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Perl and Python Programming Leftovers

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  • Paws XXXXVII (What about the tests????)

    I decided I might as well get busy with CloudFront and at least get most of my real world scripts written.

    At the moment I am getting 400 errors such as 'InvalidArgument' or 'InvalidOrigin' on the Delete and Create actions as I do not have the proper config on the AWS end for the Creates and for the Deletes as I do not have anything on my AWS account to delete.

    Reading though the API documentation is seems there is quite the procedure to actually do some of the actions, for example to invoke the DeleteStreamingDistribution action you have to follow a six pre-steps all of which must pass. So I guess I can forget a quick run on this API

    So the plan is to get all the real world scripts written up and then go though the full CRUD actions for each and get them working with a good generated test case for each.

  • Porting a Dancer plugin to Dancer2

    In my Dancer2 web application, I want to know which requests come from smartphones. There’s a plugin for that — but only in the older Dancer (v1) framework. I’m no expert, but even I was easily able to port the Dancer plugin, Dancer::Plugin::MobileDevice, to Dancer2! In this article, we’ll explore Dancer2 and the way it handles plugins. We’ll get our hands dirty working with the framework, and examine the main changes I made to port the plugin from Dancer to Dancer2. By the end of this article, you’ll be ready to rock and you’ll have a handy reference to use when porting plugins yourself.

  • A Date with CPAN, Update #3: Golden Jubilee

    In case you missed my talk on Date::Easy from a couple years back, I’ll sum it up for you: dates are hard, y’all.

    On January 1st of 2019, a bunch of unit tests for Date::Easy started failing. It was immediately reported, of course—and can I pause here just a moment to thank Slaven Rezić (SREZIC on CPAN and eserte on GitHub), who is surely the most awesome bug reporter ever? Date::Easy is definitely a better module for his reports, and I’ve seen him reporting bugs for many others as well. Anyhow, as I dug into the suddenly failing tests—tests which begin failing even though you didn’t change any code are just a side-effect of writing a date-handling module—I figured out what was wrong. Happily, it wasn’t a problem with the module, which was still returning correct values, but rather with the unit tests themselves.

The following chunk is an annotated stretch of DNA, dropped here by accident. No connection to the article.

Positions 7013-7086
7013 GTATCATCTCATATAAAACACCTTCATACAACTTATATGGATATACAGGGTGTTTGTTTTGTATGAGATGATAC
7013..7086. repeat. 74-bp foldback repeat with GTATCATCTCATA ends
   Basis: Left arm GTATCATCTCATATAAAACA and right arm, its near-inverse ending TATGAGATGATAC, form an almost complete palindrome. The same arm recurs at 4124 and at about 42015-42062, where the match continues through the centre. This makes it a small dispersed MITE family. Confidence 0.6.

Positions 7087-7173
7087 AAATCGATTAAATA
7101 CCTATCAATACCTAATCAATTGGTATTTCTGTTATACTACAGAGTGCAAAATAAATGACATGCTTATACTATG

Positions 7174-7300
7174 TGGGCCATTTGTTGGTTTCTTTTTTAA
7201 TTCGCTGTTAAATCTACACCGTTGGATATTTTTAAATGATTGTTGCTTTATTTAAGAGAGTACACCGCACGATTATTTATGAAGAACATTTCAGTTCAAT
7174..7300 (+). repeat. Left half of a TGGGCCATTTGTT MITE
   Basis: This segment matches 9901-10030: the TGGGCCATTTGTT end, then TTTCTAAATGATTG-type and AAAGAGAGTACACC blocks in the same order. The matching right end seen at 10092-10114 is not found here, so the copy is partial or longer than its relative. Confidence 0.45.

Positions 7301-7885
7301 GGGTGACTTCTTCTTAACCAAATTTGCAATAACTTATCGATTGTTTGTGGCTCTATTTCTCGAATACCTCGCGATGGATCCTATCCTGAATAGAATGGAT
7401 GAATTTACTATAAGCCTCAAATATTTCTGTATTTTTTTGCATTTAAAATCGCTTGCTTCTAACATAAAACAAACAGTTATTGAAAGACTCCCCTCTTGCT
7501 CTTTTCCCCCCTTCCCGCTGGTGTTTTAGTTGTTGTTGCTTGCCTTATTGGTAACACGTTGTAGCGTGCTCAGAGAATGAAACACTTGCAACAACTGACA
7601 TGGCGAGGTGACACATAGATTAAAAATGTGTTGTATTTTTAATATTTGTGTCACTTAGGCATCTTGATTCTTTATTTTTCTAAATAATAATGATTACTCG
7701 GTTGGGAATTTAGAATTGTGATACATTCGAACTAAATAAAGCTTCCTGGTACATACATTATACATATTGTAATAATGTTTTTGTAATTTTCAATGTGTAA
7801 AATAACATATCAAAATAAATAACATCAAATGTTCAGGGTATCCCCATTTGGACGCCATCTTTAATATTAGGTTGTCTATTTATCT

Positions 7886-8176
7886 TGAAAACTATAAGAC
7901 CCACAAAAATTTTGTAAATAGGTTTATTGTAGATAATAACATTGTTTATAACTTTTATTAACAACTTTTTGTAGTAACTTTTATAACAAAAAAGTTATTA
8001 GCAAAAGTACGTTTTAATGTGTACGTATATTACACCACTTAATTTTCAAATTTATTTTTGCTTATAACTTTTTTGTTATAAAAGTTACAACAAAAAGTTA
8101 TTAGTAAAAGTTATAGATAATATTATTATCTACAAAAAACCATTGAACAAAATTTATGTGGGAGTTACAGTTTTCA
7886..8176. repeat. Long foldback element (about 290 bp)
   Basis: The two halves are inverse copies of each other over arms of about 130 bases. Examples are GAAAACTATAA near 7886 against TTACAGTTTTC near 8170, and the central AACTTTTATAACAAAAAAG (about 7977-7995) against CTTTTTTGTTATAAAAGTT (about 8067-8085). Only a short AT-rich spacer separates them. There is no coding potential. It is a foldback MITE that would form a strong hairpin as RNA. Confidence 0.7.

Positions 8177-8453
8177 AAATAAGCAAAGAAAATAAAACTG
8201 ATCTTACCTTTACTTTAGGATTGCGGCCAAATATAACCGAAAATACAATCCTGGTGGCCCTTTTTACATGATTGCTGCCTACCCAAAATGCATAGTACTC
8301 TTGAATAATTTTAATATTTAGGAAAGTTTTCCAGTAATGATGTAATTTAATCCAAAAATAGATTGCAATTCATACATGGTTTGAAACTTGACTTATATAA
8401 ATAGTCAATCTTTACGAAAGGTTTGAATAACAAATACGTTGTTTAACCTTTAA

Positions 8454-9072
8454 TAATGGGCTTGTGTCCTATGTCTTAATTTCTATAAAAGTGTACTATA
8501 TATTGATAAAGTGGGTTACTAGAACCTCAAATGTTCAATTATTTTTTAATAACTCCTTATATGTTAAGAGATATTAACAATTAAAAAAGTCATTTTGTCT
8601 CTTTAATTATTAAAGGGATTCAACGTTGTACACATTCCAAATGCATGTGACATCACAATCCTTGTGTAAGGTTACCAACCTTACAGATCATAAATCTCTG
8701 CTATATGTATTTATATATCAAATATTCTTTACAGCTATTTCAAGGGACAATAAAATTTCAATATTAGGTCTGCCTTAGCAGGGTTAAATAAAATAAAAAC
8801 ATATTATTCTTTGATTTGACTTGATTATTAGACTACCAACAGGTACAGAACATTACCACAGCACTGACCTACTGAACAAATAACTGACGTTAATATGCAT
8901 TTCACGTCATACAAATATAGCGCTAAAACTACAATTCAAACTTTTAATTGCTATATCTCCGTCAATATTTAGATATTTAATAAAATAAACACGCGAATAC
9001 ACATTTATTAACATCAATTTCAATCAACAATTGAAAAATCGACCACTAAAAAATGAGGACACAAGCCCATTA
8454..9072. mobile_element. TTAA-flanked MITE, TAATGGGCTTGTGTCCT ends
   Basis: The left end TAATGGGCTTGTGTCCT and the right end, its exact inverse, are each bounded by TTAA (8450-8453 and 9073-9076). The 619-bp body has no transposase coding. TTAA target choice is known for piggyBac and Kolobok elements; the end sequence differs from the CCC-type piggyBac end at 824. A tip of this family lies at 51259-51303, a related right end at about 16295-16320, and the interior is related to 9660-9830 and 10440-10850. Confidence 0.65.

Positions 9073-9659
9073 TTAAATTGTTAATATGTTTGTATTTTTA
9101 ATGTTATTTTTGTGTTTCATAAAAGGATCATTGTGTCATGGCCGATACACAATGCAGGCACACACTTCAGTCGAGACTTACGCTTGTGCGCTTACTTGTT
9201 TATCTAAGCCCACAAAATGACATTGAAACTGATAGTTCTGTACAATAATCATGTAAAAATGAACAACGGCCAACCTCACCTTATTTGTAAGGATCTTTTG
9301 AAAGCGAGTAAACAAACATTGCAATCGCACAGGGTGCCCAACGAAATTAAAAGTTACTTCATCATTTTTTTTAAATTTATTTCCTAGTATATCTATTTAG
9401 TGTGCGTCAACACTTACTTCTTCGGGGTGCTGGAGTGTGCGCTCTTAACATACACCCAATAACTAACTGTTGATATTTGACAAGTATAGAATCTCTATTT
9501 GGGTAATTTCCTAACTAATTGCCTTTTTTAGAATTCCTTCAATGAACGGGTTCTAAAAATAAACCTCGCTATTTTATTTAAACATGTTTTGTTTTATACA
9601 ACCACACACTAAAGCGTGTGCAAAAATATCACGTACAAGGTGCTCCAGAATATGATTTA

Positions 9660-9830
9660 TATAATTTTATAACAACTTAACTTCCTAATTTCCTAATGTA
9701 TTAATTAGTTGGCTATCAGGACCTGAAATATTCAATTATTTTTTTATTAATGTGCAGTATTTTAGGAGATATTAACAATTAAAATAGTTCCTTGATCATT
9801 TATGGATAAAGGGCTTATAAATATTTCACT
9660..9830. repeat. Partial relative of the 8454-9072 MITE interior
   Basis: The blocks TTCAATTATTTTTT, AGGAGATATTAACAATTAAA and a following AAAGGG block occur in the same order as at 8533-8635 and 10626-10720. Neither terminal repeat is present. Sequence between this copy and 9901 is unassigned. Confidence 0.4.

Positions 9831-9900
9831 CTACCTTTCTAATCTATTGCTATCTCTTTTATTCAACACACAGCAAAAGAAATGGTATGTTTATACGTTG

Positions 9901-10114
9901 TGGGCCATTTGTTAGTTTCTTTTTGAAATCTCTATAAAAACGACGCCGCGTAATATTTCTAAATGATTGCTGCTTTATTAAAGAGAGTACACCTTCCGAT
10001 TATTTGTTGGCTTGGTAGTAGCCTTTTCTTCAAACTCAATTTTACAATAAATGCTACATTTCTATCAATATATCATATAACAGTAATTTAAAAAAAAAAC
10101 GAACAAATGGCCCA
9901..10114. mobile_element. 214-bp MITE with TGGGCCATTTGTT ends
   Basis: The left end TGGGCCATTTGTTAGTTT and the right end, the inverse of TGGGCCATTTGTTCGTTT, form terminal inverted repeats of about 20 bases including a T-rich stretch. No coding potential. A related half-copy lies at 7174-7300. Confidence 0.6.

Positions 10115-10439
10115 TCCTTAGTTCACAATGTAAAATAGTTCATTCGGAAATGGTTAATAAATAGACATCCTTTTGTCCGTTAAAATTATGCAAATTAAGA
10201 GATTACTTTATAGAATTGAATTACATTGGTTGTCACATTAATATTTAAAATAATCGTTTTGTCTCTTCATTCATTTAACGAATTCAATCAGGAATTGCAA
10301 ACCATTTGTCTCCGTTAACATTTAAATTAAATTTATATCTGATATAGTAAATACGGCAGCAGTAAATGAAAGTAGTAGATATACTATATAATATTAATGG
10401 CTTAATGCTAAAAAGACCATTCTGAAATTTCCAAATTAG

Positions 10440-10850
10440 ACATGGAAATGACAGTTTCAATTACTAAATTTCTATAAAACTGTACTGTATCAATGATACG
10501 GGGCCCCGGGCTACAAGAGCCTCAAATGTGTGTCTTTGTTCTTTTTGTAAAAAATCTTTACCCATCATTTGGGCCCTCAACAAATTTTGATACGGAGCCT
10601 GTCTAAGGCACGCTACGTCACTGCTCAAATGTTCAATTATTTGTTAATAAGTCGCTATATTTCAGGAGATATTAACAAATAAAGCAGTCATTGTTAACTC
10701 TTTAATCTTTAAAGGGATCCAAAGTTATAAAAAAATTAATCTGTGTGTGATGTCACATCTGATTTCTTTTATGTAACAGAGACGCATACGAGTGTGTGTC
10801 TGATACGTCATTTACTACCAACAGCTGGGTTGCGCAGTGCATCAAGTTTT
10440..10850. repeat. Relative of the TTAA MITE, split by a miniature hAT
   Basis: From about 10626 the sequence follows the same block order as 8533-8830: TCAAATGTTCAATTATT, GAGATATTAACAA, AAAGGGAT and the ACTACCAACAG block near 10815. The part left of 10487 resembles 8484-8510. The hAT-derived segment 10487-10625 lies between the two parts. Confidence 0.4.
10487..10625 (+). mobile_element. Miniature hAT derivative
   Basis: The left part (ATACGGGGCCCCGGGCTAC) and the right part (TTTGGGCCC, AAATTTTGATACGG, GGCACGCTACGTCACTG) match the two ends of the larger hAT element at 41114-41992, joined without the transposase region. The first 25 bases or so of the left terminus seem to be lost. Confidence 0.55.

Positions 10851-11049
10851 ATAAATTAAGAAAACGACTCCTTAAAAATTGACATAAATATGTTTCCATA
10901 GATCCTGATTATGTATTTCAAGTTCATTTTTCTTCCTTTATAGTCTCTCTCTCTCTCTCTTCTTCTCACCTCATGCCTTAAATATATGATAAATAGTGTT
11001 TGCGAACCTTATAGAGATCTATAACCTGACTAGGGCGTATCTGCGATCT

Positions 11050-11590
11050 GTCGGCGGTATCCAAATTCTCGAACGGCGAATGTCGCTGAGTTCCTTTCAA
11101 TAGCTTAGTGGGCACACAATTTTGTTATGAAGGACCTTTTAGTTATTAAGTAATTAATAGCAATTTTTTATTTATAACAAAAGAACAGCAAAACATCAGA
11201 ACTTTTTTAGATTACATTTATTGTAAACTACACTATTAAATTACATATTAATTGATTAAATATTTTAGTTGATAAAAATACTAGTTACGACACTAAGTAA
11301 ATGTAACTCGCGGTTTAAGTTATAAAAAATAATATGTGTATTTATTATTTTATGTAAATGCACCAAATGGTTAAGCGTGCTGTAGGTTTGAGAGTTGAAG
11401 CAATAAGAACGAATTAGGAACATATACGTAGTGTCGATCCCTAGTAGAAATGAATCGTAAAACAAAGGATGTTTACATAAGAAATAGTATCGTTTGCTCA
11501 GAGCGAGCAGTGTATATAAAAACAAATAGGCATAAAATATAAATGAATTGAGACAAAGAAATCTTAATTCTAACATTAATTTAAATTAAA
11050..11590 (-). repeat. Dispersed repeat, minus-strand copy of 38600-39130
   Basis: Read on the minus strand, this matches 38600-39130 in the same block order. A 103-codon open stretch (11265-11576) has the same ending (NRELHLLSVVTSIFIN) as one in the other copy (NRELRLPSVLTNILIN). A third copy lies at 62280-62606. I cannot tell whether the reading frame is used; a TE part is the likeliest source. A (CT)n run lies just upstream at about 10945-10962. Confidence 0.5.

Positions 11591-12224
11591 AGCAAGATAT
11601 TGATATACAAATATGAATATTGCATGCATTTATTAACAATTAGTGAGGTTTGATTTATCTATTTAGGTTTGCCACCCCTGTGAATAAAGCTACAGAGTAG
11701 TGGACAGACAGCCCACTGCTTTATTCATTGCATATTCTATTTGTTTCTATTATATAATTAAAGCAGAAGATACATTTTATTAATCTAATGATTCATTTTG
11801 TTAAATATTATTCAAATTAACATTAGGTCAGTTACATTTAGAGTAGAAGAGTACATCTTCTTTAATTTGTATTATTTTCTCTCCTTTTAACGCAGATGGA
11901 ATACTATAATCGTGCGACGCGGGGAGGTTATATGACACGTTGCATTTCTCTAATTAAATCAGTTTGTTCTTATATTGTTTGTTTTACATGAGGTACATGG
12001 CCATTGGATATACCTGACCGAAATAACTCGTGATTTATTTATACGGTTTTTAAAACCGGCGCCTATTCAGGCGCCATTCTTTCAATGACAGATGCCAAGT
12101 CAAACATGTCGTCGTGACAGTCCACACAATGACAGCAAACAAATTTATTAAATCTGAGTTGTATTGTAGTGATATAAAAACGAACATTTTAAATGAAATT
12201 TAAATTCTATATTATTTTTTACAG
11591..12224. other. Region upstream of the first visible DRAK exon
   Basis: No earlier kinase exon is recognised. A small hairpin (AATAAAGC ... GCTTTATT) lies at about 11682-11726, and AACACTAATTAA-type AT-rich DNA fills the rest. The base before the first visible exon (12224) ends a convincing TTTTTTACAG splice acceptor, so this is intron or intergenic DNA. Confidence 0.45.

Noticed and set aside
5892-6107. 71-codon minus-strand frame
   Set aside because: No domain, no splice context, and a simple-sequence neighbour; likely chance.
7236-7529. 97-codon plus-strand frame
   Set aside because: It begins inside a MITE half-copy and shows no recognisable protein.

• Bug #915: please help!

    I just released coverage.py 5.0.3, with two bug fixes. There was another bug I really wanted to fix, but it has stumped me. I’m hoping someone can figure it out.

    Bug #915 describes a disk I/O failure. Thanks to some help from Travis support, Chris Caron has provided instructions for reproducing it in Docker, and they work: I can generate disk I/O errors at will. What I can’t figure out is what coverage.py is doing wrong that causes the errors.

  • [Older] Hands-On Docker for Microservices with Python Book

    The book is called Hands-On Docker for Microservices with Python, and it goes through the different steps to move from a Monolith Architecture towards a Microservices one.

    It is written from a very practical stand point, and aims to cover all the different elements involved. From the implementation of a single RESTful web microservice programmed in Python, containerise it in Docker, create a CI pipeline to ensure that the code is always high quality, and deploy it along with other Microservices in a Kubernetes cluster.

More in Tux Machines

AMD: Ryzen, AMDGPU and More

  • ASUS TUF Laptops With Ryzen Are Now Patched To Stop Overheating On Linux

    The AMD Ryzen Linux laptop experience continues improving albeit quite tardy on some elements of the support. In addition to the AMD Sensor Fusion Hub driver finally being released and current/voltage reporting for Zen CPUs on Linux, another step forward in Ryzen mobile support is a fix for ASUS TUF laptops with these processors.

  • AMD Sends In A Bunch Of Fixes For Linux 5.6 Along With Pollock Support

    After already several rounds of feature work queued in DRM-Next for Linux 5.6, AMD has submitted a final batch of feature work for this next kernel as it concerns their AMDGPU graphics driver. While Linux 5.6's merge window isn't opening until around the start of February, with RC6 having come, it effectively marks an end to the feature window of DRM-Next for targeting the next kernel. AMD's final pull request is mostly centered on fixes plus a few other extras and also enabling AMD Pollock display/graphics support for that forthcoming hardware.

  • The AMD Ryzen Thermal / Power Linux Reporting Improvements Working Well - V2 Up For Testing